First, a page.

How to Cook Everything

May 2020

I learned how to cook from How to Cook Everything in a way that gives me the freedom to be creative. This new edition will be my gift to new couples or for a housewarming; if you have this book, you don’t really need any others.
Lisa Loeb

(Rather than my usual notes, this more of a retrospective on a cookbook I’ve read many times.)

I bought Mark Bittman’s How to Cook Everything fifteen years ago, when I moved to Nashville and started medical school. It’s a fantastic all-in-one kitchen reference: it covers ingredients, techniques, tools, and recipes. Most chapters include some general notes on prepping and cooking each ingredient, and the recipes usually highlight different approaches and cuisines. For years, I’d go to the grocery on the weekend, buy a few cheap, seasonal ingredients, and cook one recipe each night. Cooking the same ingredients in different ways—and returning to favorite recipes often—built my confidence in the kitchen.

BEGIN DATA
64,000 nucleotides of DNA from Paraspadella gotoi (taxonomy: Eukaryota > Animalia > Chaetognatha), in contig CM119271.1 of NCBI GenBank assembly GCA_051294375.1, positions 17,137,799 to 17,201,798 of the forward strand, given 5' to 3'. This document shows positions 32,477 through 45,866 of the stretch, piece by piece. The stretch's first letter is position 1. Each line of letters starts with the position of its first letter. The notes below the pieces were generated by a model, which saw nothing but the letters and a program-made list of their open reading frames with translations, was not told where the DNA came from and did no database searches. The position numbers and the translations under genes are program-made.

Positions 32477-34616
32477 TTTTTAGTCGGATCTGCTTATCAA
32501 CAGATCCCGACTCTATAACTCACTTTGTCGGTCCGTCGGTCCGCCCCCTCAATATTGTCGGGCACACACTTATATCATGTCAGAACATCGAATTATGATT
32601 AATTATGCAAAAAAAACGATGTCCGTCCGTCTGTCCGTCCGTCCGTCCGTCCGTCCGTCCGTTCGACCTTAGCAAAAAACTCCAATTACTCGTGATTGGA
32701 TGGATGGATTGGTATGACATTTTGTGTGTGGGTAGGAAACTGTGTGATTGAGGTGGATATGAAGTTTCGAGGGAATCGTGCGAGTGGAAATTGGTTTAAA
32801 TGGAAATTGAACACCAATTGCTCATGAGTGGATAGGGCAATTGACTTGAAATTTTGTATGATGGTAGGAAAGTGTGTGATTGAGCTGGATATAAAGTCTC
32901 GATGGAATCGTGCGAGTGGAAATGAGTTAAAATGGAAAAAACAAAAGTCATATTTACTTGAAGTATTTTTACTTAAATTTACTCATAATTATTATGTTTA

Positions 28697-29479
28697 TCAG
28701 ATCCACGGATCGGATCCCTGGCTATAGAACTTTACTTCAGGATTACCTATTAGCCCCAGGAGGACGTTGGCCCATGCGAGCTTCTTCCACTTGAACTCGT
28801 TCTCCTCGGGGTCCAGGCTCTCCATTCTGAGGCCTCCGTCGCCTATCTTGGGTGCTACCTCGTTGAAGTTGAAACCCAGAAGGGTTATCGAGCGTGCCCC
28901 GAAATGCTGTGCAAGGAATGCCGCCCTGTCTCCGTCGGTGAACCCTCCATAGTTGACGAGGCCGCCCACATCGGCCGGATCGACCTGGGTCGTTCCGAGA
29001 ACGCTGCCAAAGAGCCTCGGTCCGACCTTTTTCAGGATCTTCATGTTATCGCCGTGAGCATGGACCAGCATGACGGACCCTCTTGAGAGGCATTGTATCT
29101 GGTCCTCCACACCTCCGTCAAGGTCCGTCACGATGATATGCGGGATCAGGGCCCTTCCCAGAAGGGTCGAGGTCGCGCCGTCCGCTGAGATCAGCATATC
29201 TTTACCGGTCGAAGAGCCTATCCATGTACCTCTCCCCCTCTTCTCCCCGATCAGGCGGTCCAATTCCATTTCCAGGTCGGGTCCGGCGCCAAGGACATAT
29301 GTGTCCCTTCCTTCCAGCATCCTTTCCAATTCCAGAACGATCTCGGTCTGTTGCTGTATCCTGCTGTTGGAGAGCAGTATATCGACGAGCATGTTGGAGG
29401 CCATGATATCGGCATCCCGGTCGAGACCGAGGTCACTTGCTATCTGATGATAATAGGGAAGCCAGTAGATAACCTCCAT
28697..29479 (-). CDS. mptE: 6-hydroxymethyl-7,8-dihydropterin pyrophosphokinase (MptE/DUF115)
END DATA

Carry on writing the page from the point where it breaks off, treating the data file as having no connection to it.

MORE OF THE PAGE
These days, I leaf through the book when I’m in a cooking rut, but I rarely use the recipes. Because they prioritize approachability, the final product falls far short of more ambitious recipes from Cook’s Illustated, the Food Lab, or a specialized book or blog. In my kitchen, How to Cook Everything is a victim of its own success: Bittman’s approach to food is how I improvise, so my standards for recipes are now higher.

I still gift this book to new cooks, hoping that they’ll eventually outgrow it.